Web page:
The Engine Arm or Birmingham Feeder Arm near Smethwick, West Midlands, England, is a short canal built by Thomas Telford in 1825 to carry water from Rotton Park Reservoir (now called Edgbaston Reservoir) to the Old Main Line of the BCN Main Line Canal.
The nearby Smethwick Engine (1779) was built to pump water from below the six locks (Smethwick flight) at the eastern end of the Smethwick Summit back to the summit level. Another engine at the western end reclaimed water from use at the Spon Lane locks.
In the 1780s, a cutting was constructed by John Smeaton, enabling three of the six locks on each side of the Smethwick Summit to be removed.
The Engine Arm was built to bring water from Rotton Park Reservoir and also to connect the Smethwick Engine, which was used to pump water from the Birmingham Level of the canal to the Smethwick Summit (Wolverhampton Level) of the Old Main Line.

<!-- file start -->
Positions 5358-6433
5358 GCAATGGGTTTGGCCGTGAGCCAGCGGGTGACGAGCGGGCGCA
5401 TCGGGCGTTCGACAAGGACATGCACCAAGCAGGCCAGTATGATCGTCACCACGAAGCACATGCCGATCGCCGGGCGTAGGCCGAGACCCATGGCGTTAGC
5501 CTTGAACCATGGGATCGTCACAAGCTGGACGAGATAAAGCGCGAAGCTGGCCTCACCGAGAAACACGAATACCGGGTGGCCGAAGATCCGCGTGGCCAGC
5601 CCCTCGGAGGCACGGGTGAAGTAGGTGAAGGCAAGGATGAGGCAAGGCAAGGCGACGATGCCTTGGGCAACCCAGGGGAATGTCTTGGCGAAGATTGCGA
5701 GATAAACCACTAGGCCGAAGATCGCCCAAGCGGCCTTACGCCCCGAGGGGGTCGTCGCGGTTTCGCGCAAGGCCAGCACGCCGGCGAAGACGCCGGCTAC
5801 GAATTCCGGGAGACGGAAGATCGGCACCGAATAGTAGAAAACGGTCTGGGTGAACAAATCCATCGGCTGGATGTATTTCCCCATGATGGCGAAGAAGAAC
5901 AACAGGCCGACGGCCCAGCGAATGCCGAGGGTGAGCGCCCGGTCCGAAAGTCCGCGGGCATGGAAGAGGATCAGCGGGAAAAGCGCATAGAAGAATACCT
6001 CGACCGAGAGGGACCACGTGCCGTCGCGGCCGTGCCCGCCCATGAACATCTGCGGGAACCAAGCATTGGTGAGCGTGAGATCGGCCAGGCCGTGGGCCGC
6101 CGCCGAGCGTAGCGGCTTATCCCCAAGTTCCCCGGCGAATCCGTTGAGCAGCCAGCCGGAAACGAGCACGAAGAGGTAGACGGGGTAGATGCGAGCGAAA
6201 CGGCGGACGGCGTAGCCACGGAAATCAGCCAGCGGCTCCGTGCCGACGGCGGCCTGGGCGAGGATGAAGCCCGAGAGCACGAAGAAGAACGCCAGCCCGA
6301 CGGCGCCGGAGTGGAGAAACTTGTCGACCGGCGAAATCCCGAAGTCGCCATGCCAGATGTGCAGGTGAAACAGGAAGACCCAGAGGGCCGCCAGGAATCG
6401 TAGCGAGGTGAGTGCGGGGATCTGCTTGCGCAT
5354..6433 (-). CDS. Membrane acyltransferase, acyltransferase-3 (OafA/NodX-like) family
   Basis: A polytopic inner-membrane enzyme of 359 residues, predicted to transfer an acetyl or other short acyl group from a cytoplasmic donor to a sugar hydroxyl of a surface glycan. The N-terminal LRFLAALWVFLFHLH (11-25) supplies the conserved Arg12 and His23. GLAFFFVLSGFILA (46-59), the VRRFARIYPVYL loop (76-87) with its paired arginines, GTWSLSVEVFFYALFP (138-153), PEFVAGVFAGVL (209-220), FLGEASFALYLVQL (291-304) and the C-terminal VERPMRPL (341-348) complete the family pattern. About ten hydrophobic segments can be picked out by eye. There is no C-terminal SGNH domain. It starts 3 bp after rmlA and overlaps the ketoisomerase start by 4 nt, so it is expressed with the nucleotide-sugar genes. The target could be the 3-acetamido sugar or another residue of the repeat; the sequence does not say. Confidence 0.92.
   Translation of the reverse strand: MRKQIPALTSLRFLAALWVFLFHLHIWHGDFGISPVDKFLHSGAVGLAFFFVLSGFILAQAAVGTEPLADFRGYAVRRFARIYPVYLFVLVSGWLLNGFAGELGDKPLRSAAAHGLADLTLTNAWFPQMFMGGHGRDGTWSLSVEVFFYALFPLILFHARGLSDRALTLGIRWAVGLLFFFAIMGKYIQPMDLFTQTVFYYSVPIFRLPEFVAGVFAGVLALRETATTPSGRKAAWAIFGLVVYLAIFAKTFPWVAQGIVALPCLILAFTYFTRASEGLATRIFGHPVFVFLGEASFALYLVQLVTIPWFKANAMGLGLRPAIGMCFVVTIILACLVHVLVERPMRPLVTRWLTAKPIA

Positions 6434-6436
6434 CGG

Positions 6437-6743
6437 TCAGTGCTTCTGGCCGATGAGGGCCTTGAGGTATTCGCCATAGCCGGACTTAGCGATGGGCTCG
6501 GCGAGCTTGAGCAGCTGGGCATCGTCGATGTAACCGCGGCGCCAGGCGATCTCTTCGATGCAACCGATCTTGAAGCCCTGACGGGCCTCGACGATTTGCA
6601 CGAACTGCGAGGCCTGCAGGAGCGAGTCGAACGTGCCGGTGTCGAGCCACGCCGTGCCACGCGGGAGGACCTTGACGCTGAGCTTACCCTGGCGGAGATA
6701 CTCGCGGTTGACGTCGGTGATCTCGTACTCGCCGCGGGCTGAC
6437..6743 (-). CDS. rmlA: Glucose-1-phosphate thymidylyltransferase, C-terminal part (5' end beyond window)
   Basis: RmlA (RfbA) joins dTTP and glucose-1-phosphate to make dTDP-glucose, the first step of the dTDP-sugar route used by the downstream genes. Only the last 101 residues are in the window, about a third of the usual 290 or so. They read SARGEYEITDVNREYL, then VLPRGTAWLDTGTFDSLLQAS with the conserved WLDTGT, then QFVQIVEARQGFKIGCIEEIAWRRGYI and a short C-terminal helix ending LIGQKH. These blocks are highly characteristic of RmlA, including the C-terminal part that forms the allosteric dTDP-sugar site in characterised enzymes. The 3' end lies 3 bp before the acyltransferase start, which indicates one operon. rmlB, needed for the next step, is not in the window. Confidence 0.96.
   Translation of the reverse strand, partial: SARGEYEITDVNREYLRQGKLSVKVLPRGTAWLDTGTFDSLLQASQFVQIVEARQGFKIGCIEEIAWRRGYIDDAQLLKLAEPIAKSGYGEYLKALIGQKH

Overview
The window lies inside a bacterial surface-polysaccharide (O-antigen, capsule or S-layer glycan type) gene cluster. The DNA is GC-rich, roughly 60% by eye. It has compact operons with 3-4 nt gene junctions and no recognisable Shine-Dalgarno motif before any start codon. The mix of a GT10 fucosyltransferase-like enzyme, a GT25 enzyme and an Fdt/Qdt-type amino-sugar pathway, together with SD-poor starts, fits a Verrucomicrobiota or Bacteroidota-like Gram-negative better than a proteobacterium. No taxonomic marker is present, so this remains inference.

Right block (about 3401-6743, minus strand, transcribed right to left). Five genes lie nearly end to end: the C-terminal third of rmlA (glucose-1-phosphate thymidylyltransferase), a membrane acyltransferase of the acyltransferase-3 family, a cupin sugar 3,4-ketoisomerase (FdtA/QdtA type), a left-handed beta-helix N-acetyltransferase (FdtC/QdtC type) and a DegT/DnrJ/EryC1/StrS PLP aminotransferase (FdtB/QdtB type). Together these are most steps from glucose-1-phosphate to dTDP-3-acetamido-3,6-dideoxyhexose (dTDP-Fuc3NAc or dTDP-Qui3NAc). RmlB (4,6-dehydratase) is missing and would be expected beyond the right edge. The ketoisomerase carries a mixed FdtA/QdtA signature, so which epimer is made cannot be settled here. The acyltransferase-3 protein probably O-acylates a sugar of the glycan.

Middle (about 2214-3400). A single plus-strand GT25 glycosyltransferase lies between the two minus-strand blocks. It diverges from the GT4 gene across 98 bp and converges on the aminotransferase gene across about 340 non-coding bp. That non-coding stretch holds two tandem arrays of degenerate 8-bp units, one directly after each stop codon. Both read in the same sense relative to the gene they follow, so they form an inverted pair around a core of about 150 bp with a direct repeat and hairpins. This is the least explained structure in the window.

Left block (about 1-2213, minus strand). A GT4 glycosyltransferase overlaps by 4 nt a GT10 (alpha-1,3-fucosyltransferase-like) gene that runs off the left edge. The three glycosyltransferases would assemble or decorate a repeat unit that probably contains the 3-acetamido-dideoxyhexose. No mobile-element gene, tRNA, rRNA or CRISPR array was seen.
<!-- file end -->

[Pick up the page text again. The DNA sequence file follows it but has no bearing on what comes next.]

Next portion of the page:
The Engine Arm was made navigable in 1830 between the Smethwick Summit of the Old Main Line canal and Engine Arm Basin, just beyond the Smethwick Engine a few hundred metres away so that boats could carry coal to the engine. Beyond Engine Arm Basin a culvert, the Birmingham Feeder, which runs parallel to the New Main Line at the top of the southern embankment, was a second feeder that brought water from Rotton Park Reservoir, supplementing an earlier feeder which followed a level contour route. The culvert (now overgrown and dry) is open for a part of its run along the canal but is covered where it runs through built-up places.
The original Smethwick Engine, at the corner of Rolfe Street and Bridge Street North was replaced in 1892 by a newer engine at Brasshouse Lane bridge, and its excavated foundations are also a Scheduled Ancient Monument,